Daylight savings

South Carolina lawmakers are discussing measures to do away with daylight savings time, a move which would offer more hours of daylight around the year.

Springing forward always takes the bounce out of people.

You may have noticed folks were a little grumpier than usual this week, and for once it had nothing to do with the current occupant of the White House.

It’s all about sleep deprivation, although Washington deserves some of the blame. As usual.

Daylight Saving Time is like an annual mass alien abduction — all of a sudden everyone has missing time. And feels slightly violated until their body clock adjusts, which usually takes a week or two. But truth is, there are some people who really love this. They’re called politicians. Each spring, as everyone else is run down, they get wound up about the evils of Daylight Saving Time.

You can set your clock by it.

Right now, South Carolina’s General Assembly is considering no less than four pieces of legislation that would abolish this temporal bait-and-switch … at least in our state.

But don’t count your sheep just yet.

There’s always a legislative proposal to do away with Daylight Saving Time, simply because it’s good politics. But times change, and now all those proposals actually call for the permanent adoption of Daylight Saving Time. They just want to rename it Standard Time. Because no one ever complains about that, when we get an extra hour bestowed upon us in the fall. Except those of us who don’t like waiting another hour for football.

See, everyone really loves Daylight Saving Time — they like it staying light a little longer in the evening, to not drive home from work in the dark. Golf courses absolutely adore it.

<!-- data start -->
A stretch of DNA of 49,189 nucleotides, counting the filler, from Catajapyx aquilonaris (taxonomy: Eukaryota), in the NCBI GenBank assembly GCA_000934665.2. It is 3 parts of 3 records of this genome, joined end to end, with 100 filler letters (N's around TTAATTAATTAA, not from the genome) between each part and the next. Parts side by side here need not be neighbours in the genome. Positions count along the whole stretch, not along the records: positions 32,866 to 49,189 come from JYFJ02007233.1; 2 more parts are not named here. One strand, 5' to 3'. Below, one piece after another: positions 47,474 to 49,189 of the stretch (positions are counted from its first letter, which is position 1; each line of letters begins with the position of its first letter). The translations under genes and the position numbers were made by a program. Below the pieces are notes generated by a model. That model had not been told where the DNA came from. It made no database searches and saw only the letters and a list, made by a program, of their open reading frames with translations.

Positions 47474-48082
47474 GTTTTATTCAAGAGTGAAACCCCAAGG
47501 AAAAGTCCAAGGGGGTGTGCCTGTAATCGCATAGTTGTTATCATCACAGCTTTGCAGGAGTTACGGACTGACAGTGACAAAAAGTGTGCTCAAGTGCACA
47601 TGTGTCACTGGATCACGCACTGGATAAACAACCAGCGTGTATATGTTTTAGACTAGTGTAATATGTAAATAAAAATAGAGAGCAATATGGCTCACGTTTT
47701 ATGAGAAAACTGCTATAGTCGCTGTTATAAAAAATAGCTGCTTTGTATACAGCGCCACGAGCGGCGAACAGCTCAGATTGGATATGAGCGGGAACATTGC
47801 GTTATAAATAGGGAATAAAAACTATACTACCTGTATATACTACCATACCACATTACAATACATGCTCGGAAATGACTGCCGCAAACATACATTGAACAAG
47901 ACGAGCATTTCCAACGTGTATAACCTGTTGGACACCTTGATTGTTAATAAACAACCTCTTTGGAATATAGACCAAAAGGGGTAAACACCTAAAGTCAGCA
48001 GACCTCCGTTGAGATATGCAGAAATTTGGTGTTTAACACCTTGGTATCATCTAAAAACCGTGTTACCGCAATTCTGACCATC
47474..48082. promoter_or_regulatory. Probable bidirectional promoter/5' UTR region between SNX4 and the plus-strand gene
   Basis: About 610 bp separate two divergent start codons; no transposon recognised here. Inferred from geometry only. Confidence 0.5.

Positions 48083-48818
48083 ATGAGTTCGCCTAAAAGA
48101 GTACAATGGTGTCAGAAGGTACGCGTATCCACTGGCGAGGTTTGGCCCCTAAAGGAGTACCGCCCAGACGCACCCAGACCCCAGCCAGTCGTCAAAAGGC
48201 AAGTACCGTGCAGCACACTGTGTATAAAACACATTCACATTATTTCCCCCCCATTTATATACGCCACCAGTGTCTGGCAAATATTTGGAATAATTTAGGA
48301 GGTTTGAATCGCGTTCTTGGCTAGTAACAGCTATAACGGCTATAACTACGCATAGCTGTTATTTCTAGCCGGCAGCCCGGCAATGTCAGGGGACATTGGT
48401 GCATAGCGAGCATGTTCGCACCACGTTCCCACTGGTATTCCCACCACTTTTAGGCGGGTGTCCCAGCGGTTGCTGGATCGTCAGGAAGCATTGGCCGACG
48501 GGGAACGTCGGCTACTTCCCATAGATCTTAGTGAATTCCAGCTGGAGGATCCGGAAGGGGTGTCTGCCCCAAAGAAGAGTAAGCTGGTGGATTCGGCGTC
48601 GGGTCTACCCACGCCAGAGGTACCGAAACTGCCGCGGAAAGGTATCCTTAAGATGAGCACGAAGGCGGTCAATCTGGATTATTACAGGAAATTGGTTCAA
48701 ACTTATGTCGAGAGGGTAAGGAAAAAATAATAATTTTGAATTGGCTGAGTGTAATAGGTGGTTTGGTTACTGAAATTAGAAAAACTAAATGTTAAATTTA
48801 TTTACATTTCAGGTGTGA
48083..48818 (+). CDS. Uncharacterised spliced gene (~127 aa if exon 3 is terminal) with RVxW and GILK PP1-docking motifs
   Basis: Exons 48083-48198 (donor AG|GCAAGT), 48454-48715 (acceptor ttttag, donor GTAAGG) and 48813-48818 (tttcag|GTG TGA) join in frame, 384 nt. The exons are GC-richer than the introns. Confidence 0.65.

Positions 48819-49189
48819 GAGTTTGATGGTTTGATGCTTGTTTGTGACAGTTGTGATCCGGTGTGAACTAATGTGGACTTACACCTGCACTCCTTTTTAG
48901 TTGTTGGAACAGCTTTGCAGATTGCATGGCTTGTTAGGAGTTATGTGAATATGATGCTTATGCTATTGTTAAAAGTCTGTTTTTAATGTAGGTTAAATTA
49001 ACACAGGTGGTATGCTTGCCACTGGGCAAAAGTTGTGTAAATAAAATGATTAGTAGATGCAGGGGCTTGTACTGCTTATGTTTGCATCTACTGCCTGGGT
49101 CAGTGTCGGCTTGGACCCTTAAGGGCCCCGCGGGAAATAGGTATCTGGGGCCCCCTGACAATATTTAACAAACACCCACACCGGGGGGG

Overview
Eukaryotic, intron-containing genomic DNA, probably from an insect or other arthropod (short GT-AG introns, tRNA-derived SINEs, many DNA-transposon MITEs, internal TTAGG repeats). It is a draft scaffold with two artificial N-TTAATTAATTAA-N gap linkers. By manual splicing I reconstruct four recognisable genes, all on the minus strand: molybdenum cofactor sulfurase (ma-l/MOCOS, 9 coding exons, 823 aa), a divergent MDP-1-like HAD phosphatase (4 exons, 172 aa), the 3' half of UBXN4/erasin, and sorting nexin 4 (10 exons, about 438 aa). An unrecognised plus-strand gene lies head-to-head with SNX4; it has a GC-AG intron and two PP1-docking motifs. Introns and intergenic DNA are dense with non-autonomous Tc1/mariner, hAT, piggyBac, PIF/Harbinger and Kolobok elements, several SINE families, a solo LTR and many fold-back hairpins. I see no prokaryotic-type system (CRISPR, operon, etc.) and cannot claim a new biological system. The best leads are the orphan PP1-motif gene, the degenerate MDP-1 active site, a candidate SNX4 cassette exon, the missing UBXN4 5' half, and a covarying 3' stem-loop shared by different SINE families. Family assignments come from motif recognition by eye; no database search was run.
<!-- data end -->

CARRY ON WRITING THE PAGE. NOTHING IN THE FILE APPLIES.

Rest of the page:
So when politicians say they want to dump Daylight Saving Time, they really just want to rename it Standard Time ... and stop making us change our clocks. Because that’s never been popular.

This all started a century ago, in the final months of the first World War, sold as a way to conserve fuel. It didn’t last a year. People got up earlier in those days, and didn’t like it being dark outside during their morning work. It was so unpopular that Congress promptly repealed Daylight Saving Time.

The time change returned during World War II, for the same reasons, but Washington chucked it within months of the war’s end. For the next two decades, states — or even cities — independently chose whether they’d use Daylight Saving Time. Which was mildly chaotic, and didn’t go over well with the airlines, the railroads or the radio and TV people. So finally, in 1974, President Nixon and Congress brought us back to uniform Daylight Saving Time.

Except Arizona opted out. Then part of Indiana. And Hawaii never did it.

Washington has been monkeying with our clocks ever since, most recently extending Daylight Saving Time again in 2005. Today, Standard Time is actually the outlier — we spend most of eight months on Daylight Saving Time’s clock.

It’s fashionable for politicians to promise an end to these time changes, but nothing ever happens. That’s because there are inherent problems with one-time-fits-all.

Some people don’t want kids going to school in the dark (although they do anyway so we can run our buses ragged instead of buying more). And even people who like the idea in theory may begin to complain about December ... when the sun wouldn’t rise in Charleston until nearly 8:30 a.m. Is it more depressing to go to work when it’s still dark, or not get off until after sundown?

Even Senate President Pro Tem Harvey Peeler — a longtime opponent of springing forward and falling back — says South Carolina couldn’t realistically adjust its official time unless Georgia and North Carolina go along. Too confusing. He’s right.

Some states — California and Florida among them — have made moves to stay on Daylight Saving Time permanently. We’ll see. Trouble is, no state can set its clocks without the approval of Congress.

You know, those folks who can’t agree what color the sky is, whether the Earth is round or if Medicare is tantamount to socialism. So good luck. Waiting up on Congress to agree what time it is could lead to new levels of sleep deprivation.

Reach Brian Hicks at

Reach Brian Hicks at